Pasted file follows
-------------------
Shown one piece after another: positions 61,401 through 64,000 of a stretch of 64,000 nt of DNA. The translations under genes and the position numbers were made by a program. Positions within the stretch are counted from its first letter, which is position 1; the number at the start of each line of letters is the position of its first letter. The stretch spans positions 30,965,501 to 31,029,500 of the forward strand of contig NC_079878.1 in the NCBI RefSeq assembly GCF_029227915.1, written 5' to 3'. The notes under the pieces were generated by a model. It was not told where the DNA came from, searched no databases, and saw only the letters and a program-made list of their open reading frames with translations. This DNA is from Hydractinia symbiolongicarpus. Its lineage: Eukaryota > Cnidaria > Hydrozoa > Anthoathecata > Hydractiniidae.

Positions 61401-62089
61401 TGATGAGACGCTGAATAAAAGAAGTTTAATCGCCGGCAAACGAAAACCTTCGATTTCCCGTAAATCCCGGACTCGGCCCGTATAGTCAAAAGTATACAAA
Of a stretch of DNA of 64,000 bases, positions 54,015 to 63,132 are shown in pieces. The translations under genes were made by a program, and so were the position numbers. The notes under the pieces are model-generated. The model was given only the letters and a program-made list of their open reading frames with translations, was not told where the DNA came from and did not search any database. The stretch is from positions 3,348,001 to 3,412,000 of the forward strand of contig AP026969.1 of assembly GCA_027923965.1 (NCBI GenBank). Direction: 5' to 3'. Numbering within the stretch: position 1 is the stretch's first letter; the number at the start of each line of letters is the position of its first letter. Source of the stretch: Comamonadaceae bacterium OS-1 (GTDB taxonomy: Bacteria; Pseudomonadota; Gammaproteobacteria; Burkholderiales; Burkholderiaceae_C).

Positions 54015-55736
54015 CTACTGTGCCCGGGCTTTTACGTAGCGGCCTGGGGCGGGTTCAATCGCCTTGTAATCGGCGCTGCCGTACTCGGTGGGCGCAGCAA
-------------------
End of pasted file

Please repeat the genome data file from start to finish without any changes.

Shown one piece after another: positions 61,401 through 64,000 of a stretch of 64,000 nt of DNA. The translations under genes and the position numbers were made by a program. Positions within the stretch are counted from its first letter, which is position 1; the number at the start of each line of letters is the position of its first letter. The stretch spans positions 30,965,501 to 31,029,500 of the forward strand of contig NC_079878.1 in the NCBI RefSeq assembly GCF_029227915.1, written 5' to 3'. The notes under the pieces were generated by a model. It was not told where the DNA came from, searched no databases, and saw only the letters and a program-made list of their open reading frames with translations. This DNA is from Hydractinia symbiolongicarpus. Its lineage: Eukaryota > Cnidaria > Hydrozoa > Anthoathecata > Hydractiniidae.

Positions 61401-62089
61401 TGATGAGACGCTGAATAAAAGAAGTTTAATCGCCGGCAAACGAAAACCTTCGATTTCCCGTAAATCCCGGACTCGGCCCGTATAGTCAAAAGTATACAAA
Of a stretch of DNA of 64,000 bases, positions 54,015 to 63,132 are shown in pieces. The translations under genes were made by a program, and so were the position numbers. The notes under the pieces are model-generated. The model was given only the letters and a program-made list of their open reading frames with translations, was not told where the DNA came from and did not search any database. The stretch is from positions 3,348,001 to 3,412,000 of the forward strand of contig AP026969.1 of assembly GCA_027923965.1 (NCBI GenBank). Direction: 5' to 3'. Numbering within the stretch: position 1 is the stretch's first letter; the number at the start of each line of letters is the position of its first letter. Source of the stretch: Comamonadaceae bacterium OS-1 (GTDB taxonomy: Bacteria; Pseudomonadota; Gammaproteobacteria; Burkholderiales; Burkholderiaceae_C).

Positions 54015-55736
54015 CTACTGTGCCCGGGCTTTTACGTAGCGGCCTGGGGCGGGTTCAATCGCCTTGTAATCGGCGCTGCCGTACTCGGTGGGCGCAGCAA